You don’t have to update all your content, of course. Instead, make a list of all your content that ranks on pages 2 to 5, i.e. pages that are getting some traffic but not reaching their potential.

Update these pages with more and newer content. Your aim should be to reach around 1,000 words.

4. Produce longer content

I know a lot of you might have seen this image circulating on marketing blogs:

This was back in 2016. Few things in SEO remain true for more than a few years, but apparently, this one has.

We made it made it a point to ensure that all our new content was at least 2,000+ words. We also published at least one 3,500+ word article every month.

I don’t know if it was the content length or other factors, but it certainly helped us get our results. We often outrank sites with more authority mostly because our content is longer and more detailed than our competitors.

Of course, longer content doesn’t necessarily mean better. There are certainly cases where you’d want to create a punchy 500 word article and not a 2,000 word meandering essay.

But for most broad keywords — the kind we target — Google seems biased in favor of word count and freshness. If your focus is on such keywords (and not super long tail keywords), you will see good results pursuing this strategy.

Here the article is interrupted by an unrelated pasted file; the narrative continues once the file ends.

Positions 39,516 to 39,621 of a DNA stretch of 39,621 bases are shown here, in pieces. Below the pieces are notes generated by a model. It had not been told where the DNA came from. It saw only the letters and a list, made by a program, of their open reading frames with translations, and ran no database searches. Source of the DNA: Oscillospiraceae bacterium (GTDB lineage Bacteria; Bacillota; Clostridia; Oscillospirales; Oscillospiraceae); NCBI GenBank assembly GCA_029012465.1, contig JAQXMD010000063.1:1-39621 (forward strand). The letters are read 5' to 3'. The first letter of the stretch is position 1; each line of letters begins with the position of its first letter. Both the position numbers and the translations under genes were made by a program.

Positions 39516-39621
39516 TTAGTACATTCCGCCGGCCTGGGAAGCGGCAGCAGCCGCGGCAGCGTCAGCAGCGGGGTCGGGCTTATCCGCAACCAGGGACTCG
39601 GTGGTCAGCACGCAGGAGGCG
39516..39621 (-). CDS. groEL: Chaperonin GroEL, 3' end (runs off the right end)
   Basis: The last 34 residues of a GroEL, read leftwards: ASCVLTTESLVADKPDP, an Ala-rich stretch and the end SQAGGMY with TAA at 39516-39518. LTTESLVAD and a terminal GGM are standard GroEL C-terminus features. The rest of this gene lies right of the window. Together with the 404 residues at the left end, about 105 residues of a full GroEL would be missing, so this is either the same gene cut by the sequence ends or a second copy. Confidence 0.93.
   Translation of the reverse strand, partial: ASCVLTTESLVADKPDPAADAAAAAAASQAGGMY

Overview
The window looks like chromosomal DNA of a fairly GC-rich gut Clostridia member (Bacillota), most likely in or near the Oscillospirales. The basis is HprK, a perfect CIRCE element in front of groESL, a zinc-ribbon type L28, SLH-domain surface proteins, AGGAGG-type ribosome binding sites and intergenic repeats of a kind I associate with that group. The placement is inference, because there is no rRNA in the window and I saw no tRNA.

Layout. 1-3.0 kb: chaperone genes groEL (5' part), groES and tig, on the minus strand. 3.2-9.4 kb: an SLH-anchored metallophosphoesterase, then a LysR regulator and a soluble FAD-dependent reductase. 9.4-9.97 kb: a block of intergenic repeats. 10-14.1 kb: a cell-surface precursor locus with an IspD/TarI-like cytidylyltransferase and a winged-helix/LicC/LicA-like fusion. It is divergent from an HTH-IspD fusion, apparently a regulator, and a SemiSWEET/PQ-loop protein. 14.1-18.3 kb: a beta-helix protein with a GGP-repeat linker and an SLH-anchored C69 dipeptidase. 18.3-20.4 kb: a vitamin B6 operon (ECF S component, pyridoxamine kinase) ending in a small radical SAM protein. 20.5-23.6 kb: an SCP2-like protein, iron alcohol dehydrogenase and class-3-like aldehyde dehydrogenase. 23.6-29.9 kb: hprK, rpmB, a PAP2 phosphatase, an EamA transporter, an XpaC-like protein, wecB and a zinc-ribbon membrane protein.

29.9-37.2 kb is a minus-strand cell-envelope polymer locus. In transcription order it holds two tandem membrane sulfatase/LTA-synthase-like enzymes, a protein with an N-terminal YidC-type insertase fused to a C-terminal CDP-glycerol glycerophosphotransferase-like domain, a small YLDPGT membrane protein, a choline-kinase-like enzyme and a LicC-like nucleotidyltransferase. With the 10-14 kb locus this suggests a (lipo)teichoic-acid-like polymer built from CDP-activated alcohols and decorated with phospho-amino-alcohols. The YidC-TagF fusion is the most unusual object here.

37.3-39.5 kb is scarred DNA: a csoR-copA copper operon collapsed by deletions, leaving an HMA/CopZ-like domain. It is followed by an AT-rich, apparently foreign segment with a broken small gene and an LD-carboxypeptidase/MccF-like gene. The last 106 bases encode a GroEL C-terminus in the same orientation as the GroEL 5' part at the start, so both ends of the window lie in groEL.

For a sample of our content, check out some of our greatest hits:

5. Strong content and targeted links always work

This is the strategy we used to scale our traffic nearly 15x in one year:

  • Pick a broad keyword with at least 1,000+ searches/month
  • Create long, highly-focused content that targets the broad keyword as well as multiple related keywords
  • Build targeted backlinks to this content via manual outreach and guest posts on industry-focused publications

There are few guarantees in SEO, but this strategy works most of the time. For one, it plays nice with Google’s rules. You’re creating content people want, and you’re promoting it organically.

If you pick the right keywords, you’ll find that this strategy has a multiplying effect. Content that ranks for high-traffic keywords tends to pick up backlinks automatically from other sites. This improves your overall domain authority, making it easier for you to rank for other, similar keywords.

Plus, this is a strategy anyone can follow — with or without any help from a SEO firm.

I’m not saying that our results are typical; we certainly had a lot of help. But our results also show that you don’t need any fancy strategy to make SEO work. Producing high quality content consistently, improving your existing content, and building targeted backlinks is about as much of a “guaranteed” success strategy you can have in SEO.

I work for Workamajig, a management system for creative teams and agencies. Check out our blog to get a taste of our content.

This story is published in The Startup, Medium’s largest entrepreneurship publication followed by +415,678 people.